The mayor of Chicago is mad as a hatter, but the trains run on time. Having been mayor for a couple of decades, Tom Kane is the ultimate power player; he has a lot to say about which councillors get elected and he wields that power like a mace to get them on board with his agenda.

Not only that, but Kane (Kelsey Grammar) is a kingmaker in the state election, too; he’s currently knee-deep in intrigue, covertly bent on upending the incumbent governor’s nomination. Kane does six impossible things before breakfast – he also has a major development deal in the works. That’s just the first episode of Boss.

Boss aired for two seasons on the Starz network between 2011 and 2012, and is now available on DVD at the Whitehorse Public Library.

The series was created by Farhad Safinia, with the first episode directed by Gus Van Sant, setting the ambitious course of the series. Boss was compared in reviews to the British series of House of Cards (the American remake had yet to appear), but the creators name Shakespeare as an inspiration, especially King Lear. It also drew comparisons with real-life Chicago politics.

A diagnosis of a degenerative neurological disease (dementia with Lewy bodies) is the one disrupting element in Kane’s smooth operation. He chooses to medicate to suppress telltale physical symptoms, but that leaves his deteriorating mind vulnerable to hallucinations. Apparently a slightly deranged Kane doesn’t raise any more red flags at City Hall than usual – or at home – but impending mortality is focusing his mind on his legacy. That can’t be good.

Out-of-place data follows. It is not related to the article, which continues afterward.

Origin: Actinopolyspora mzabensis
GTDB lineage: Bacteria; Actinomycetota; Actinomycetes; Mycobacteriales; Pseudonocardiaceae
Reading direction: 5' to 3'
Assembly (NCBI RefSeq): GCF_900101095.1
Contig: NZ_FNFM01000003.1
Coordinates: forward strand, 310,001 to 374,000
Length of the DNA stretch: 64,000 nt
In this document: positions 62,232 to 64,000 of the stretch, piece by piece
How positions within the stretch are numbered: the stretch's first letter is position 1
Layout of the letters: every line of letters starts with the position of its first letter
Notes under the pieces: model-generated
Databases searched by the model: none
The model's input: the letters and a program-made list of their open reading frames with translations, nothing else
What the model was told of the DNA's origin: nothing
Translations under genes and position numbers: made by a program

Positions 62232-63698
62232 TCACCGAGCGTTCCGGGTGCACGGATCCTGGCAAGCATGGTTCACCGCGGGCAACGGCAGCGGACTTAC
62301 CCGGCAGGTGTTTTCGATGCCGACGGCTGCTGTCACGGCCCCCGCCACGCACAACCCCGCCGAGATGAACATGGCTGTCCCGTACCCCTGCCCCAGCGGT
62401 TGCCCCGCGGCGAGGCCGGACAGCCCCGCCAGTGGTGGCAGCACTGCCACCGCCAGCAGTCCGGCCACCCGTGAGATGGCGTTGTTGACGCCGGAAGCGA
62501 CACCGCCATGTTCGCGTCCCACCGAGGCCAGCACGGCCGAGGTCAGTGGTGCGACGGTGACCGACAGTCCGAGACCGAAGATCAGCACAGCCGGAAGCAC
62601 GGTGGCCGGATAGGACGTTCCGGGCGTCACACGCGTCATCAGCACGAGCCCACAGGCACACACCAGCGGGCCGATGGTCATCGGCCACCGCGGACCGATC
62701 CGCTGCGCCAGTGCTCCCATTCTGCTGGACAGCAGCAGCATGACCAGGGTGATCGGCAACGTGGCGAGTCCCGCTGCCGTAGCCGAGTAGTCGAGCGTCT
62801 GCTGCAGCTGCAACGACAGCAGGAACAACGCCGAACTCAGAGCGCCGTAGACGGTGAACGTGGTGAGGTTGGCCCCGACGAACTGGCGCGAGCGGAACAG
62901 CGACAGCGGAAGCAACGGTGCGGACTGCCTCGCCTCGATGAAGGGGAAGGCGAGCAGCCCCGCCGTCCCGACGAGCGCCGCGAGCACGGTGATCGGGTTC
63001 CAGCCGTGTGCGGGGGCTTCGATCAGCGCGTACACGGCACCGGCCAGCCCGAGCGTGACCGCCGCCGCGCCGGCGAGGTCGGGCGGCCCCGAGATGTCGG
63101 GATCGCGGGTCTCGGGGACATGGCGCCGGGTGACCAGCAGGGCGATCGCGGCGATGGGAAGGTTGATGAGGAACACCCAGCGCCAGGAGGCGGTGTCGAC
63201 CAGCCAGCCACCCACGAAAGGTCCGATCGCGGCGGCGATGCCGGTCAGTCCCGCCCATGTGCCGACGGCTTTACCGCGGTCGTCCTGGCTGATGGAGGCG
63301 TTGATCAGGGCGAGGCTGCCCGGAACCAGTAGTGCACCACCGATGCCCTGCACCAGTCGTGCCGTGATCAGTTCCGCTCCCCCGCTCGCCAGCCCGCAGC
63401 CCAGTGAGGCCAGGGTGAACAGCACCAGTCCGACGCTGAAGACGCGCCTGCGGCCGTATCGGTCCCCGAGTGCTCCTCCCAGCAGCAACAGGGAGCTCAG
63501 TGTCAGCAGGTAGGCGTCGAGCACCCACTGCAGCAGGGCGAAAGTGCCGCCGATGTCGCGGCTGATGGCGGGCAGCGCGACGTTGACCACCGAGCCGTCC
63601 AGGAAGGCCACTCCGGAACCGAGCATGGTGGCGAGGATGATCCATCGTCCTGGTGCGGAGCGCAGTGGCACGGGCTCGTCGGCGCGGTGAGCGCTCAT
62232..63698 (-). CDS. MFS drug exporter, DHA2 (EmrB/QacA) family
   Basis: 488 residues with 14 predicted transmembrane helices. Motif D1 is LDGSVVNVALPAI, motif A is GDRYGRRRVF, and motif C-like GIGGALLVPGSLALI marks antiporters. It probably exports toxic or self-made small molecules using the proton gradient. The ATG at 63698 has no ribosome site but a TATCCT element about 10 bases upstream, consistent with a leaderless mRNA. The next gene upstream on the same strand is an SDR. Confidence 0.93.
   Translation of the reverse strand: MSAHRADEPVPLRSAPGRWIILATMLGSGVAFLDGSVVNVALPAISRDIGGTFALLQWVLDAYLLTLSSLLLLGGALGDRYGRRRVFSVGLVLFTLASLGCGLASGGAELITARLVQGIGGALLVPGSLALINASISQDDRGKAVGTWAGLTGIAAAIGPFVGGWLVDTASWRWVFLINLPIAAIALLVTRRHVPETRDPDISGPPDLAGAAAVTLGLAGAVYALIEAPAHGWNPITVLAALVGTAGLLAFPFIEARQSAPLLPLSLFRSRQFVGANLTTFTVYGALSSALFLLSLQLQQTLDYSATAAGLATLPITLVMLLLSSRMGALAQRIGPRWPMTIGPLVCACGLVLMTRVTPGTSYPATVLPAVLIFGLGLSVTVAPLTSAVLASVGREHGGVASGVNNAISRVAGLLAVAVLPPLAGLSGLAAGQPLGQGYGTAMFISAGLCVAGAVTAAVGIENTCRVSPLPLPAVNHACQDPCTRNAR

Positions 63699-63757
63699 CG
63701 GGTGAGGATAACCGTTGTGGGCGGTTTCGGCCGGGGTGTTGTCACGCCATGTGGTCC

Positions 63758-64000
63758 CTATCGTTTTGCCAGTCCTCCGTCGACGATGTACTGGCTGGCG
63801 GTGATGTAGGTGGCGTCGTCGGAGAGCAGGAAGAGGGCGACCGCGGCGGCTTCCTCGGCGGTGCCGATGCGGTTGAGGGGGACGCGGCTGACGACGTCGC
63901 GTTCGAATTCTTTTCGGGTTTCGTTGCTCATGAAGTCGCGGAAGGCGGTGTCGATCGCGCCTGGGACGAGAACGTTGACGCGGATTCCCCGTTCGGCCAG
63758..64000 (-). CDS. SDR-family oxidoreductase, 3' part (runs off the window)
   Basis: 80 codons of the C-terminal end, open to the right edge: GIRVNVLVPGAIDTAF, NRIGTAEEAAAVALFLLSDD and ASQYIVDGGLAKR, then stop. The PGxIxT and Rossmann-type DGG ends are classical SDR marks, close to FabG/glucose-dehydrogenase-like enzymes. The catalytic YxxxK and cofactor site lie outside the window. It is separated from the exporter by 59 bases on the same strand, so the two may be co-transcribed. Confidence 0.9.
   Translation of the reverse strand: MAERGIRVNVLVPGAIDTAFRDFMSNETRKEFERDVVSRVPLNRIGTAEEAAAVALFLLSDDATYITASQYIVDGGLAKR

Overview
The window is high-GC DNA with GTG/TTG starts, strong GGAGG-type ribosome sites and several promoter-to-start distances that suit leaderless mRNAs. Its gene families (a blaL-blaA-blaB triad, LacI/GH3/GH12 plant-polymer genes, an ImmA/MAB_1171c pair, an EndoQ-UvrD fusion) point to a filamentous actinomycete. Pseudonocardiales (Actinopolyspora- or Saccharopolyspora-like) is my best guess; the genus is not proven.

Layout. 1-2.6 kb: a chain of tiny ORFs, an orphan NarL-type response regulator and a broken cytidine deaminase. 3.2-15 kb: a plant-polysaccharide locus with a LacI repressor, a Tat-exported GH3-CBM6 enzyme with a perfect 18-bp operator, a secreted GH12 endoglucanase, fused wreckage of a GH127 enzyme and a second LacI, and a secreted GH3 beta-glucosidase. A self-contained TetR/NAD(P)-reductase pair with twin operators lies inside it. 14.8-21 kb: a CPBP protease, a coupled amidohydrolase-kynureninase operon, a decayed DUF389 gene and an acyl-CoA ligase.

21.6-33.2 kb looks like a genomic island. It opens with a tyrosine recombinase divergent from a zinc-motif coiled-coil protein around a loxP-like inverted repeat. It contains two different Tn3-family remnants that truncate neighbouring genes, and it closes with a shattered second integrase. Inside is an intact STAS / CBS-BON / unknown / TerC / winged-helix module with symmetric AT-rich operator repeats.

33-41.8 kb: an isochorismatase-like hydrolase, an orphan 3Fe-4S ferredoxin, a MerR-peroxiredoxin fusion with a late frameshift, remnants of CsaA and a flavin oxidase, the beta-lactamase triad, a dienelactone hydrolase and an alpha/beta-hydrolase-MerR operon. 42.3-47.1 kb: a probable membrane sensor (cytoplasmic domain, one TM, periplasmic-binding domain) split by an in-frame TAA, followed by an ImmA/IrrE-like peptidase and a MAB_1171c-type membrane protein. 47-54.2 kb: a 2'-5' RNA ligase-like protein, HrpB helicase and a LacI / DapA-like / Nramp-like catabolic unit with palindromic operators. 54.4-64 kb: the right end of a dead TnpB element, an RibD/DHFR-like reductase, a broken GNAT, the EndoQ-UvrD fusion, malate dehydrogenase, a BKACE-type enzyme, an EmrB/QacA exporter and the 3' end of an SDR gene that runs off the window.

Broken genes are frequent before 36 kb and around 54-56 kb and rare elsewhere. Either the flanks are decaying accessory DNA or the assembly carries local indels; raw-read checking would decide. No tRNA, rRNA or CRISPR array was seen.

The character of Tom Kane provided Grammar with a chance to showcase his dramatic side and distance himself from the loveable Frasier Crane. Tom Kane seems to be an irredeemable character, with a long and growing list of outrageous transgressions against those near and dear to him. That includes his daughter Emma (Hannah Ware), a recovering addict and ordained minister who operates a street clinic on the side and gives some really ineffectual sermons. Also, her commitment to recovery is a little shaky.

The cast also includes Connie Nielsen as the mayor’s wife, and Francis Guinan as Mac Cullen, the shrewd governor who’s not quite a match for Kane. Kathleen Robertson and Martin Donovan are Kane’s assistants in the first season, and Jeff Hephner is Ben Zajak, a gubernatorial candidate who goes on his own journey of exile and return.

A common criticism about Boss and the House of Cards series (which is also available at the Whitehorse Public Library) is that the bad guys always win. In Boss, that’s not quite true, but it manages to get the viewer rooting for Kane by giving a glimpse of the chaos that ensues when anyone else takes the helm of Chicago.

Some scenes that seem over the top also seem more conceivable this year, such as the National Guard being sent into Chicago.

Boss was cancelled unexpectedly, but although some storylines aren’t resolved, it doesn’t end on a cliffhanger.